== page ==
Once the site has been added, then go find it under the list of sites in your network. Click edit on that specific site. Now, you can fully 100% change the domain name of that website. That's when you would put the actual domain name for this TLD site.

I know it's a bit of trickery to do it that way, but it works and you don't need to use any plugins.

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  • Thanks for this, seems to work - and it did seem to need the cookie part. For me, I 1) registered a new domain, 2) pointed its nameservers toward my existing WordPress Multisite host, 3) in cPanel, did an Add-On Domain, setting the document root as the same public_html as the primary site (like you said; I didn't try it the default way, of a new directory, so not sure if that would work), and 4) changed the subsite url from oldsubdomain.primarysite.com to newdomain.com Fingers crossed, no DNS issues so far. – Robert Andrews Oct 6 '18 at 20:39
  • I love this answer...yet I have an issue. Your suggestion for changing the .htaccess, as the wordpress also gave the same modification. when I do this change, the system crashes. Any ideas of why that would be? – Debbie Kurth Jun 26 '19 at 2:07
5

It is possible without any plugin since some releases ago (can't remember the concrete release but the feature has been there for a while now). However, if you start from scratch, you should install WordPress multisite in the subdomain mode.

You have to declare a main URL (probably kevin123.com) as the main URL for the network (multisite). This is stored in wp-config.php in the DOMAIN_CURRENT_SITE constant and the site (formerly known as »blog«) using this domain as home URL must have the ID stored in BLOG_ID_CURRENT_SITE. But this is pretty much default stuff during the standard installation process.

WordPress allows you only to specify the sub-domain, when you create a new site. But after the site is created you can edit it and add a completely arbitrary value for the site URL. I described it some time ago in this answer with some screenshots: Are nested subdomains possible with a subdomain multisite?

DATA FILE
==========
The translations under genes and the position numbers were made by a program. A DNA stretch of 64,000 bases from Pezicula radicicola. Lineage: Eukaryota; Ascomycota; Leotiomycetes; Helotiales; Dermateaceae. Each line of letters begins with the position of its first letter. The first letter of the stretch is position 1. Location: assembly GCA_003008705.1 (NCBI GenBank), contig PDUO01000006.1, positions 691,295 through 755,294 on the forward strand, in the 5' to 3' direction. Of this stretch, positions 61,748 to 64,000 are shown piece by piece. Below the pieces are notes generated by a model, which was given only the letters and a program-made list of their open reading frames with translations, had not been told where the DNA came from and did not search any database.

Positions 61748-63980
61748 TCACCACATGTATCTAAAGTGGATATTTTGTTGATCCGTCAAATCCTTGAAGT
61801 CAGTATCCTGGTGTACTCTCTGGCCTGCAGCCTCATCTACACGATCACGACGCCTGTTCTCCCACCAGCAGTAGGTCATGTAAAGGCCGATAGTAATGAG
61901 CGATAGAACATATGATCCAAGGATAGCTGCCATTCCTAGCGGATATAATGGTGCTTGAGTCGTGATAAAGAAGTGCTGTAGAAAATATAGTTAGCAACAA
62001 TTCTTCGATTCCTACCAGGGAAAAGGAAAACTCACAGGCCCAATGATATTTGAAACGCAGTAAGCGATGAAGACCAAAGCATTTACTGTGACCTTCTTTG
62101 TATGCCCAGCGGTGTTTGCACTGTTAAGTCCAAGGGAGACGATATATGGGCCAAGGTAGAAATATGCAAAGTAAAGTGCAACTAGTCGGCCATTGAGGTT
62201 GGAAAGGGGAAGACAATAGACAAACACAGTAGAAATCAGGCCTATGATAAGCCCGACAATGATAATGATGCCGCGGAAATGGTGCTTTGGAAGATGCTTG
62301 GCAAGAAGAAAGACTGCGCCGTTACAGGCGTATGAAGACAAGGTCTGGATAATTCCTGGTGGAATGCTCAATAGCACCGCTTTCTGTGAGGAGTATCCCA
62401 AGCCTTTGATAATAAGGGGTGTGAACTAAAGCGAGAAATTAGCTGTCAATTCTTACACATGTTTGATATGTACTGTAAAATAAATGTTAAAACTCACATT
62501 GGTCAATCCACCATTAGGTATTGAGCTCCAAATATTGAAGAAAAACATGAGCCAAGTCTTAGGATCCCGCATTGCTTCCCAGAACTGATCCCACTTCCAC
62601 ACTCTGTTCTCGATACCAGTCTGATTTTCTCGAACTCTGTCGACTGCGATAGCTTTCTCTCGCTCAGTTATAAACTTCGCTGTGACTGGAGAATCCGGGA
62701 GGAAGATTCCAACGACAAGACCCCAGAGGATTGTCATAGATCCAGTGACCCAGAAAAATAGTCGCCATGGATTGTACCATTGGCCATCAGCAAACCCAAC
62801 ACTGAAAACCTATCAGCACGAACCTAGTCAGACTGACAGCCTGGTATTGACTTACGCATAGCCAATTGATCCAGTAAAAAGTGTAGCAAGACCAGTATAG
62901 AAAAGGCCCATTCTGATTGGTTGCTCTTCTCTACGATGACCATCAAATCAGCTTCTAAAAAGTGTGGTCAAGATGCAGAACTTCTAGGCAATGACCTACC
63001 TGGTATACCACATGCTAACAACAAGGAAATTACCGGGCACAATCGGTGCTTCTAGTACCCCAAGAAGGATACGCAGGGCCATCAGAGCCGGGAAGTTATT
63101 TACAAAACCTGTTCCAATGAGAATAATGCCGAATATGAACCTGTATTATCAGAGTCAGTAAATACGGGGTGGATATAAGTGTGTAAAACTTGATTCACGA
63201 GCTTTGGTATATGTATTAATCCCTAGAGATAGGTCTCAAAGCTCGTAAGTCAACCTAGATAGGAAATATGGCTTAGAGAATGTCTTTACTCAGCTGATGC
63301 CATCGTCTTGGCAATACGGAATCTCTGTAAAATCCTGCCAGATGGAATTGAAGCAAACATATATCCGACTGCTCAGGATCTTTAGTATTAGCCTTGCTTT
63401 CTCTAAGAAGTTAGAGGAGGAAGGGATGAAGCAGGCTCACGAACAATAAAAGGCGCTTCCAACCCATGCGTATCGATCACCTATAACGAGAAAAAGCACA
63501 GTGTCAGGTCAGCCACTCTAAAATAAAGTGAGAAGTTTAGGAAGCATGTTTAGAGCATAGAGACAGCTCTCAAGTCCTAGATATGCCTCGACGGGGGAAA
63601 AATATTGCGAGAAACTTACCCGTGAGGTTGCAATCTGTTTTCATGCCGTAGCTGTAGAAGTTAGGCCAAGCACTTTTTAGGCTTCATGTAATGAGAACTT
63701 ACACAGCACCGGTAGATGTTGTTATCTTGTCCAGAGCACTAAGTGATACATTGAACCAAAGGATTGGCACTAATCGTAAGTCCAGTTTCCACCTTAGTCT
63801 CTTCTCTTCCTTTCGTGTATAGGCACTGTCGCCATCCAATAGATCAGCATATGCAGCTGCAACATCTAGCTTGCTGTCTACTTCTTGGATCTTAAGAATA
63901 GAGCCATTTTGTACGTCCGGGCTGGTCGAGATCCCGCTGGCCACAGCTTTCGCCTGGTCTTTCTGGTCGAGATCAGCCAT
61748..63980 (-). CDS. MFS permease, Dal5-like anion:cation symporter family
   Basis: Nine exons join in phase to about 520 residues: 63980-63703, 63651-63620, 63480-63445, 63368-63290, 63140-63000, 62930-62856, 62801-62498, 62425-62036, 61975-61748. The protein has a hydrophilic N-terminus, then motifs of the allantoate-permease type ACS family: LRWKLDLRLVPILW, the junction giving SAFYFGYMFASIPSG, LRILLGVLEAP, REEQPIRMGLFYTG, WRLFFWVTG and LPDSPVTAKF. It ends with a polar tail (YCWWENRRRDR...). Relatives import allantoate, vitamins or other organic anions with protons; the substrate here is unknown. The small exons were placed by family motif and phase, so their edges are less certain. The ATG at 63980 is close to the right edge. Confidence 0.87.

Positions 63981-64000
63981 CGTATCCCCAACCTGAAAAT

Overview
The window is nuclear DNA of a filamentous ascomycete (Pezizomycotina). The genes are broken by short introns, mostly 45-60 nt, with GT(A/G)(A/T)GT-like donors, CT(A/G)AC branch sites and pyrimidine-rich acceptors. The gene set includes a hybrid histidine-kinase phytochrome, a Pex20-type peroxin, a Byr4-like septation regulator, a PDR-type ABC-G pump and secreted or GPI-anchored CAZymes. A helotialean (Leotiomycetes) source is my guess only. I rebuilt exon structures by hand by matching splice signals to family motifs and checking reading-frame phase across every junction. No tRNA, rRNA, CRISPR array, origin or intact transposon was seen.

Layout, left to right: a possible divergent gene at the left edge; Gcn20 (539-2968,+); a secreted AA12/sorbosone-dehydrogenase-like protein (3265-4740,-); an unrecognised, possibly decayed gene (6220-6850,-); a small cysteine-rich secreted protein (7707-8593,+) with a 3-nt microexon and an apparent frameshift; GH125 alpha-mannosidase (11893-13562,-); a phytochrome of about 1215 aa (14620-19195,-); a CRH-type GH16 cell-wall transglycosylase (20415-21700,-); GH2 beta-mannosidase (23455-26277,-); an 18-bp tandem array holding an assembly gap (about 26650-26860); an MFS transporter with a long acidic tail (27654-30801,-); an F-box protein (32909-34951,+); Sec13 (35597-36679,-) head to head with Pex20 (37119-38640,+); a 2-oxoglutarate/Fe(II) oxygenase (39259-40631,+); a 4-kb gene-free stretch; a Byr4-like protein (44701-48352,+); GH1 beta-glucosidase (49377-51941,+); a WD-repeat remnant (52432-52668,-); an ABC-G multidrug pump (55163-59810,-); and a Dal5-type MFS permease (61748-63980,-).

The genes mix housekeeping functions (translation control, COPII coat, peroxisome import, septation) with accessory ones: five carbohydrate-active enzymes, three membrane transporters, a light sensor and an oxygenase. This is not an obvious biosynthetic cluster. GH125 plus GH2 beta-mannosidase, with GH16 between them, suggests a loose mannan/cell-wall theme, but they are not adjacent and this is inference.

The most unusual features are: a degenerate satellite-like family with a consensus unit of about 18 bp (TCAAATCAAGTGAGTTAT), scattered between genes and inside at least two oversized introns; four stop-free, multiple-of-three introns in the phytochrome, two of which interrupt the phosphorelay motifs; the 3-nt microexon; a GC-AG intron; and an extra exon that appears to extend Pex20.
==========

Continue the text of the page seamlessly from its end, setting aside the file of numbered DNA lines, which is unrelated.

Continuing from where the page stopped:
You might also need to set the constant COOKIE_DOMAN to an empty value in your wp-config.php:

define( 'COOKIE_DOMAIN', '' );
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4

WordPress now has a support article on this. Essentially the recommended steps are as outlined by David & Michael:

  1. Map the domain name in DNS to your server
  2. Make sure this domain is registered on your server with a virtual host pointing to the WordPress directory
  3. Generate and install a SSL certificate on your server that includes the intended domain (technically this is optional, but restricting users to HTTP is not a good idea, and is now regularly punished by bad SEO scores)
  4. Update the site URL in your WordPress blog to point to the new domain
  5. If problems with cookies persist, define the COOKIE_DOMAIN in wp-config.php.

The main difference is that instead of leaving the cookie domain empty (define( 'COOKIE_DOMAIN', '' );), they recommend filling in the domain to which the HTTP request went:

define('COOKIE_DOMAIN', $_SERVER['HTTP_HOST']);

This helps avoid cookie issues with multisite installations under different domain names, especially for subdirectory installations.